Dan, great recipe! I appreciate its complexity. It's amazing how much a little olive oil will bring out the flavor, as well as all the other ingredients you listed. Even if one has a fraction of what you've included here, the key point is that it will have tons more flavor than just using water. Cooking a vegan meal that doesn't taste vegan is a skill. Your recipe here is a great step toward that.
1 year ago
we have a ground-source heat-pump which heats our hydronic floors from a well in our in-town Missoula well. In-floor heat is very comfortable. In the summer heat we circulate well temperature water through the floors to keep the space comfortable, which is very important if the Missoula air quality gets bad from forest fires. Closing the windows and running 55 degree water through the floors is an effective way to hold off those awful smokey periods.

ALSO: what is not talked about with Rocket Mass Heaters/Stoves is the necessity to be there at all times. There is no way to take off for a few days, or else everything freezes. I have the mind-set of embracing technology and install solar panels that power the electrically sourced hot water.
1 year ago
I'm curious if anyone is aware of earthbag construction to form a dome which would then be covered with dirt (for a root cellar). Does Kelly Hart's book address this (earthbag ceiling)?
2 years ago
thanks to Karen Donnachaidh for her "daily-ish" reminder on aging. As I approach 60! my parents are on their journey to the end of this life as we know it. What I'm experiencing/learning from a dad that has fallen multiple times, attached to an oxygen tether because of heart issues, with my mom in full-swing alzheimers, is that the biggest need/expense is in full-time care. You can attest as strongly as you wish that "NO ONE IS GOING TO CHANGE MY DIAPERS" or help bathe you - but it might really happen. Which family member is going to step up to this challenge? Everyone must put front and center what it will be like to clean a soiled parent. SO: how to connect this to permiculture? I continue to push for communities that are M-A-G-I-C which stands for Multi Ability  -  multi-  Generational  -  Inclusive  -  Communities.  The vision I have is for a community that is farm-centric, with all walks of life living/producing/selling/storing/processing farm products. The difficult element is that this elderly population has high medical needs, which means a close medical center is needed. But where COMMUNITY comes into play, is that a full awareness that each one of us face the threat of needing full-time care. So include this into any intentional community. Some folks are made to plant/pull weeds/harvest; some folks have the ability to change adult diapers - and everything in between is needed. But how better to go through these years of adult diaper neediness than to be surrounded by a productive farm  -  at least you know where your food is coming from. I'm talking about dying with dignity. And if one's productive life helped support others' end-of-life days!   ...that's what it's all about. Our productive lives need to help support those that need full-time support.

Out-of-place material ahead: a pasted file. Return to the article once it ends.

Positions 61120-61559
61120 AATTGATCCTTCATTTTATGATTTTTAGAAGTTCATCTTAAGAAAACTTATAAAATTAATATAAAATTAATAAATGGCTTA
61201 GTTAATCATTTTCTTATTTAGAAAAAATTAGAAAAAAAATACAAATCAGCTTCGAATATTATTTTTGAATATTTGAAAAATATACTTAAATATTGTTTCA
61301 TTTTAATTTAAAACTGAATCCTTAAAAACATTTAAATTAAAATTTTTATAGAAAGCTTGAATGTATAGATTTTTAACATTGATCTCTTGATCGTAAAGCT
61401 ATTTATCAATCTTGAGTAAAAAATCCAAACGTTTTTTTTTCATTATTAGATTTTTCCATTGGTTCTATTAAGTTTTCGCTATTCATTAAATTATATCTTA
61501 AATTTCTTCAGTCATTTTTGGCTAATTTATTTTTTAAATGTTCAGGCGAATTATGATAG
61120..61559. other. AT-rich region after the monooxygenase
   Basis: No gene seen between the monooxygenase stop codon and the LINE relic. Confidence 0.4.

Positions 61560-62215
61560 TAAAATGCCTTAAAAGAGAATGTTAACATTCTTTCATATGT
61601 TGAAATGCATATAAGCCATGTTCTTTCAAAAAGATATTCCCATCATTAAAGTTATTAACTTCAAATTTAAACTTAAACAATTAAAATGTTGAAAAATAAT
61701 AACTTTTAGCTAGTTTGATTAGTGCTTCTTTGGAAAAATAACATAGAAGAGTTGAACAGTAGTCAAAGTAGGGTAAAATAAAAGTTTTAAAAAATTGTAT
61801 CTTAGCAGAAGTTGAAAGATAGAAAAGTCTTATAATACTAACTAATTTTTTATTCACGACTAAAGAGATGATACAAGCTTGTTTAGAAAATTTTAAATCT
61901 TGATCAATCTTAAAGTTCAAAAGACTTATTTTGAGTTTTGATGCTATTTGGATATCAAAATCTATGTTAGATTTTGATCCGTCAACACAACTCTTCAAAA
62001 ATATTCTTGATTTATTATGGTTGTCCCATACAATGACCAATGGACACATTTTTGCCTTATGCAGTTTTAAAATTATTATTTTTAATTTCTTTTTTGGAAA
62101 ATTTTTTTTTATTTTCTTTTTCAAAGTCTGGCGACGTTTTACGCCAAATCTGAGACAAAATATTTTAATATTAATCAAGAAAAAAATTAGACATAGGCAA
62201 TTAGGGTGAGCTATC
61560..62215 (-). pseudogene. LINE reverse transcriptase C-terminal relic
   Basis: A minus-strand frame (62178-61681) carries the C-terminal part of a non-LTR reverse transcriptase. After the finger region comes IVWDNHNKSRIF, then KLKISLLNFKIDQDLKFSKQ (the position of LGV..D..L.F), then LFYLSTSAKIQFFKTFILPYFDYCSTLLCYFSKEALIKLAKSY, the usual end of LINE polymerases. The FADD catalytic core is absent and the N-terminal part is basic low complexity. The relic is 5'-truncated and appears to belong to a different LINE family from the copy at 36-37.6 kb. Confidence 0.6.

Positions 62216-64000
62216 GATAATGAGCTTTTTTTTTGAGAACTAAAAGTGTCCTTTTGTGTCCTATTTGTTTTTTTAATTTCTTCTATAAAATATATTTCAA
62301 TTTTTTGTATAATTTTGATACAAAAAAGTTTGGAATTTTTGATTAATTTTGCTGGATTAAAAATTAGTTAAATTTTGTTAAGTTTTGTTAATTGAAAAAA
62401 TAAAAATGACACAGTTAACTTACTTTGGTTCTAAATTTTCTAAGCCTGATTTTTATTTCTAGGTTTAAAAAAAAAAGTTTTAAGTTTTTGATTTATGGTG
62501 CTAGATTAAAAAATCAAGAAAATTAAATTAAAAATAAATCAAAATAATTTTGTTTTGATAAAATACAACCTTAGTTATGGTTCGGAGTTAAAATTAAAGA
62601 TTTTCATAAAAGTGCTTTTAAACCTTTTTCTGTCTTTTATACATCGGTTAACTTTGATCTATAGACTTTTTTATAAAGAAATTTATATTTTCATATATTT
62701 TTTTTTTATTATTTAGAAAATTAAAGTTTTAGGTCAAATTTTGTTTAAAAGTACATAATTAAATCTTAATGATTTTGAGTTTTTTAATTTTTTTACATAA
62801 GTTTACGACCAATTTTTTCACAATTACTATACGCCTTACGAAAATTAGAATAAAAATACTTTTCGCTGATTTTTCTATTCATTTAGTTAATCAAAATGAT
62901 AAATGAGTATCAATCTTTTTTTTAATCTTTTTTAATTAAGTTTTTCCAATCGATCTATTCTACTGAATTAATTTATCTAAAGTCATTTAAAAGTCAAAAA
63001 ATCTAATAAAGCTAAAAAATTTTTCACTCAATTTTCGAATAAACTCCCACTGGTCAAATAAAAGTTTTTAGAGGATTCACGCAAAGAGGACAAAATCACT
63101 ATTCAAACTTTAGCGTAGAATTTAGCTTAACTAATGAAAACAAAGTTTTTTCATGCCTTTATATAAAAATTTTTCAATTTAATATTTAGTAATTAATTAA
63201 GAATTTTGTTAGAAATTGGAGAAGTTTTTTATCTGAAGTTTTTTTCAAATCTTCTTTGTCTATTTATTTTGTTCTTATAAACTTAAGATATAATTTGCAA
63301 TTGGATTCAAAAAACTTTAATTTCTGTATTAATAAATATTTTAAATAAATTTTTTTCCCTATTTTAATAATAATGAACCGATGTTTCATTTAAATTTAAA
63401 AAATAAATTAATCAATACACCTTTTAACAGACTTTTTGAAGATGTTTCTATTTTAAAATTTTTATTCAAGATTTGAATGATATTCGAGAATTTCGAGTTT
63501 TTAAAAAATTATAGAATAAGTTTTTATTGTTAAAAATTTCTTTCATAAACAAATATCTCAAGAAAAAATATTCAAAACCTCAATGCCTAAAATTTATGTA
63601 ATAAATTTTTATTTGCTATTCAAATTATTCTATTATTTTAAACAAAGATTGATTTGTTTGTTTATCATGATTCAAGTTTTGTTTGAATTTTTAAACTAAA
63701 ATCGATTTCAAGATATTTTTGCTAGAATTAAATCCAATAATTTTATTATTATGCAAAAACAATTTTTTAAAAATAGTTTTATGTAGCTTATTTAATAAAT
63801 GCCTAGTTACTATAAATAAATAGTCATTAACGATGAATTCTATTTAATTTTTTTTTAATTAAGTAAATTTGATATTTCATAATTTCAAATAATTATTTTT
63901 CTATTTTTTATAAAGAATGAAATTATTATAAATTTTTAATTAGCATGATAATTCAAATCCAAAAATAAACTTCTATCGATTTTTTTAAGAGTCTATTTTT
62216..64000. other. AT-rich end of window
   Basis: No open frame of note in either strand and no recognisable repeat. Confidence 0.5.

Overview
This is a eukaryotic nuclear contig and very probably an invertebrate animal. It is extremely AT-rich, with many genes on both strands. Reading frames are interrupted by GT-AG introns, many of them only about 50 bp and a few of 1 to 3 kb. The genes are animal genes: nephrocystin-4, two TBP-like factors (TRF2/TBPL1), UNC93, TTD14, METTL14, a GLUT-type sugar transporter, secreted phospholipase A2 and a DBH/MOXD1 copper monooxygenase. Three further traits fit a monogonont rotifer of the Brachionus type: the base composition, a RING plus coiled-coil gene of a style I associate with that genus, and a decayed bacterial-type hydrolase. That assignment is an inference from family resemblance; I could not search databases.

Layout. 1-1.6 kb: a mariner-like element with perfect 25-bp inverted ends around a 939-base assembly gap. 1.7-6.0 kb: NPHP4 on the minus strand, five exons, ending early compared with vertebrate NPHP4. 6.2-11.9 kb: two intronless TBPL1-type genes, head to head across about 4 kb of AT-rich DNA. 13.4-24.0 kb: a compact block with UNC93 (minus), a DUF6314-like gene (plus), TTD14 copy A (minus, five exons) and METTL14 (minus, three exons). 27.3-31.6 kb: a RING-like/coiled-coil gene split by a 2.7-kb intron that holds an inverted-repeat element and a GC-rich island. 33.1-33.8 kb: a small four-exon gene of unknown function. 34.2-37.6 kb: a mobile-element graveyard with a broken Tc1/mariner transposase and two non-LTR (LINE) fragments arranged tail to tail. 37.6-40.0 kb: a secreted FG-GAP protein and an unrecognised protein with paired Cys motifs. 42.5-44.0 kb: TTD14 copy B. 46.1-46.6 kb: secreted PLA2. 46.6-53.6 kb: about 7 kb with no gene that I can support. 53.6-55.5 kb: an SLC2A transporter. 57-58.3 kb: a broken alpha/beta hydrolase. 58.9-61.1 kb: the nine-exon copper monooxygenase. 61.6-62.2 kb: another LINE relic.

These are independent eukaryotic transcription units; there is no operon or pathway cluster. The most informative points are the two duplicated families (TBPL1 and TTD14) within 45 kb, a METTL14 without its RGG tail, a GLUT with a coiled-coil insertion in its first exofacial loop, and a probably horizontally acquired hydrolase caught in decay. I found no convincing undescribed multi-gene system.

2 years ago
I'm interested in buying a core. If these have been built, can you post photos of the actual unit. I'm not sure what part the "manifold" is, so, along with this list of what's included, I'd also appreciate a list of items not included in order to construct a rocket-mass heater (aside from all the ducting and the mass, the roof/wall flashing, and the finish material).
2 years ago